I am in Arizona! Surprise! I didn't like the freezing temperatures in Wyoming; had limited access to wildlife. Between the wind and snow it was difficult to reach places where I could view the blessed little creatures! There are plenty here in Arizona, though. Not the big creatures I saw in Wyoming, like antelope and buffalo, but little creatures, like wasps, bees, beetles, scorpions...

Palo Verde beetle, Derobrachus geminatus. Photo from Wikimedia Common, Public Domain. 

So here I am, once again in triple-digit heat and a high-desert region where I am surrounded by creepy crawlies, like the 3 1/2 inch long Palo Verdes beetle, Derobrachus geminatus, that was hiding beneath my pool deck. My dog, Emma, found the creature and pestered it so much that it snapped at her back leg..oh yes they do bite, and hard! I did a catch and release with the beast and set it free in the alley behind my house. 

Bee on Sunflower. Photo by Darla Sue Dollman. 

And I have a swimming pool, complete with all the critters, such as bees, wasps, dragonflies, mosquitos, ants, and every other little creature you can imagine. They do need water. My pool often fills up with bees, and it's heartbreaking. We need bees! In Arizona, however, 90% of the honey bees are now Africanized, and they have nasty tempers. As I swim around the pool I try to fish out all of the drowning bees and they often buzz me and occasionally reward me with a sting. Not particularly grateful. The wasps ignore me. I swim around them, and they swim around me. Wasps land on the water with all four legs spread then dip their heads down for a drink. Apparently the chlorine doesn't bother them. Bees, on the other hand, often end up with wet wings, splashing and floundering around until they drown. In the mornings, I use the net to retrieve dozens of drowned bees from my pool. It's sad, but I haven't found a solution yet.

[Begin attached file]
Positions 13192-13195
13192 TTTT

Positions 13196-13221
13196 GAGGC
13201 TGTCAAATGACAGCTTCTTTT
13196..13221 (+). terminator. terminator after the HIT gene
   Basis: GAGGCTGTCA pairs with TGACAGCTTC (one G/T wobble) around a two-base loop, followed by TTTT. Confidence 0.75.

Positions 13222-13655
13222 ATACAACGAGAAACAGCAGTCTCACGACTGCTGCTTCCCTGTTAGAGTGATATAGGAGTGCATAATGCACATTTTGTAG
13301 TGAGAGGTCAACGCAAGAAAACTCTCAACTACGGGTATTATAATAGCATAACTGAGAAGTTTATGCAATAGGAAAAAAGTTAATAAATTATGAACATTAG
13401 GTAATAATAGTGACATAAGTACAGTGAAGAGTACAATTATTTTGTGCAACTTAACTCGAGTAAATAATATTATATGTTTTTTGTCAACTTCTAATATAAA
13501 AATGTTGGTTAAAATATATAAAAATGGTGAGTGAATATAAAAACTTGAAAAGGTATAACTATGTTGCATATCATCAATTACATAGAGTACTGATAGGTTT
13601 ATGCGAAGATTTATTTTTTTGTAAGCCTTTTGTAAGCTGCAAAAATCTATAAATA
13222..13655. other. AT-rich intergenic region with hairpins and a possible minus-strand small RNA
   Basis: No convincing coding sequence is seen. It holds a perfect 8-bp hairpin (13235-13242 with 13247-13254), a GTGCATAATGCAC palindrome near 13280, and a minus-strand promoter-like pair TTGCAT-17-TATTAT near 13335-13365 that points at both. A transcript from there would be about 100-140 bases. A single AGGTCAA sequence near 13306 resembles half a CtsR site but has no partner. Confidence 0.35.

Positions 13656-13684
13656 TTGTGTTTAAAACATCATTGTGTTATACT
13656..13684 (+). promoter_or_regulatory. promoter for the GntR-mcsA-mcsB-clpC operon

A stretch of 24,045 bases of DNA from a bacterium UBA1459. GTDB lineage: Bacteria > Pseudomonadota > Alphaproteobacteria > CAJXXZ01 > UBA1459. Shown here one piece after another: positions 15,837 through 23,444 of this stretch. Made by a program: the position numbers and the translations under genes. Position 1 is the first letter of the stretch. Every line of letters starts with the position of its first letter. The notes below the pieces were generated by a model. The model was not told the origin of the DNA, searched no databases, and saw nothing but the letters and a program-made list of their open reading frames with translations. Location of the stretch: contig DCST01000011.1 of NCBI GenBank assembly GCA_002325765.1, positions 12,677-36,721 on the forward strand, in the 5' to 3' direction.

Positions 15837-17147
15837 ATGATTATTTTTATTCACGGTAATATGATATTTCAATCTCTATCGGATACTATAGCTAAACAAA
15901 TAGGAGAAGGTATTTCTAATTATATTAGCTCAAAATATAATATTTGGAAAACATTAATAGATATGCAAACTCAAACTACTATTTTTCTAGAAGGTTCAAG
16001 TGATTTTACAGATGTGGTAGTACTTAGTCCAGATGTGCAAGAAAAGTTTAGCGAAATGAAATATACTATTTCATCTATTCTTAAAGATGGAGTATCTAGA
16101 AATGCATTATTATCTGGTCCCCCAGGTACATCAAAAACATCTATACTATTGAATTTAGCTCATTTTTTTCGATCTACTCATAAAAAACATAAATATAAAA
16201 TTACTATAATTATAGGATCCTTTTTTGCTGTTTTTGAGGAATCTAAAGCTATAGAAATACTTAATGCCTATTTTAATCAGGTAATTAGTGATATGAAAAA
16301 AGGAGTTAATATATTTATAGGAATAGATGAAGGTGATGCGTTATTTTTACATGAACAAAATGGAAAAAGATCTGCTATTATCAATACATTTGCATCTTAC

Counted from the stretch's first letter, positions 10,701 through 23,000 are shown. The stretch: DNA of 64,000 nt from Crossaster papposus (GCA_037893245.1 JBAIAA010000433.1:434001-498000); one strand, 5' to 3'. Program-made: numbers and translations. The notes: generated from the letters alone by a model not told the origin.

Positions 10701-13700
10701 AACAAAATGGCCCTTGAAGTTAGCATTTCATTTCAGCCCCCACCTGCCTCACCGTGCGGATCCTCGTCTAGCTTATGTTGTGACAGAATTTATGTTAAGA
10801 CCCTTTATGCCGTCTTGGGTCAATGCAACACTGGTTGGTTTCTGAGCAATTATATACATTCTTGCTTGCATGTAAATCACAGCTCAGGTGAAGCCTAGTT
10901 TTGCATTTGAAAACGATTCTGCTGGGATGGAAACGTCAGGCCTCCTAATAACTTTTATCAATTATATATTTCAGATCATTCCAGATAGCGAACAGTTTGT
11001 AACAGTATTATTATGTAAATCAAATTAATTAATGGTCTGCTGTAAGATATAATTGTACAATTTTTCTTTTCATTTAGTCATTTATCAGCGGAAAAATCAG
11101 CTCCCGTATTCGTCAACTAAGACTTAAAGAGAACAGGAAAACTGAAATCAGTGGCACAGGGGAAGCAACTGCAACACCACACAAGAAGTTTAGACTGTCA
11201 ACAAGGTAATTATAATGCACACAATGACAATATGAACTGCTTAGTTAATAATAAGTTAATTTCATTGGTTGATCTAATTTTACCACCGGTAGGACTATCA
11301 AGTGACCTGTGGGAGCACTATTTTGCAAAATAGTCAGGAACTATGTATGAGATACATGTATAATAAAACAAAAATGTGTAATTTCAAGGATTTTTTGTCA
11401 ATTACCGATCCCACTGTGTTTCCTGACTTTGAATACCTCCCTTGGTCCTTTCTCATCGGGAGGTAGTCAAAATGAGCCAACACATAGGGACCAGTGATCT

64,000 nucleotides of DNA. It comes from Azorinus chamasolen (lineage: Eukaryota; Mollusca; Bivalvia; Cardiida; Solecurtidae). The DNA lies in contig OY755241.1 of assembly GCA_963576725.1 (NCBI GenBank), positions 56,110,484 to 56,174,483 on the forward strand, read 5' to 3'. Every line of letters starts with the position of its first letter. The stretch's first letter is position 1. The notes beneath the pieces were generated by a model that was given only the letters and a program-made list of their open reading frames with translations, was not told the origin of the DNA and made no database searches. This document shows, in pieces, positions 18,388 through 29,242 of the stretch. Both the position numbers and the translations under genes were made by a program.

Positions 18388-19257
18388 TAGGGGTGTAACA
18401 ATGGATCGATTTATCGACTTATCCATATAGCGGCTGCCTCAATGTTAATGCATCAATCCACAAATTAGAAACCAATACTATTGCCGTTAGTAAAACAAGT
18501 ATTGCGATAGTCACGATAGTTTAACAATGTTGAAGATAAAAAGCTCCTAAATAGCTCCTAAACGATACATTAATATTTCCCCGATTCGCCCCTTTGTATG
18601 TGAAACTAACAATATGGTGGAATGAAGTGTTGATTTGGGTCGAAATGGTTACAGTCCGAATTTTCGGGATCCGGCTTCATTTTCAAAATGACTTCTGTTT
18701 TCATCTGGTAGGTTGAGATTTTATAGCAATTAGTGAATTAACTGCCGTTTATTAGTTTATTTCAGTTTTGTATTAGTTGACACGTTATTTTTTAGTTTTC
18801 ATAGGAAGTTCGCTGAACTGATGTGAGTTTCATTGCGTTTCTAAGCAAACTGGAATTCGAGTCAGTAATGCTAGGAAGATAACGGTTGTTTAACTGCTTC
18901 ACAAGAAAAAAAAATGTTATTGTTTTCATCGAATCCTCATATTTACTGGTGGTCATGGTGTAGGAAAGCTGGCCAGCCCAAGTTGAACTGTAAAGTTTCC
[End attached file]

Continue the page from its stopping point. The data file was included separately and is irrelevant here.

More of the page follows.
Darla's ducks. Photo by Darla Sue Dollman. 

And I have ducks. Many, many ducks. This isn't the first time I've raised ducks. I had ducks when my children were young and although I am a vegetarian I do eat eggs. I love duck eggs. They are large and packed with protein. 

Cheesy, a Pekin duck. Photo by Darla Sue Dollman.

I was actually excited about having ducks and eggs, so I followed my neighbor's advice and stopped at the local farm supply store. I was told I should adopt at least twice as many as I needed in case some died because they were weak, or they were attacked by cats or dogs. Hmm. Doesn't sound fair to the ducks! I wanted four, so I adopted seven, and all seven are now happy and healthy and living in the duck run I built for them on the side of my house, or sleeping beside my swimming pool.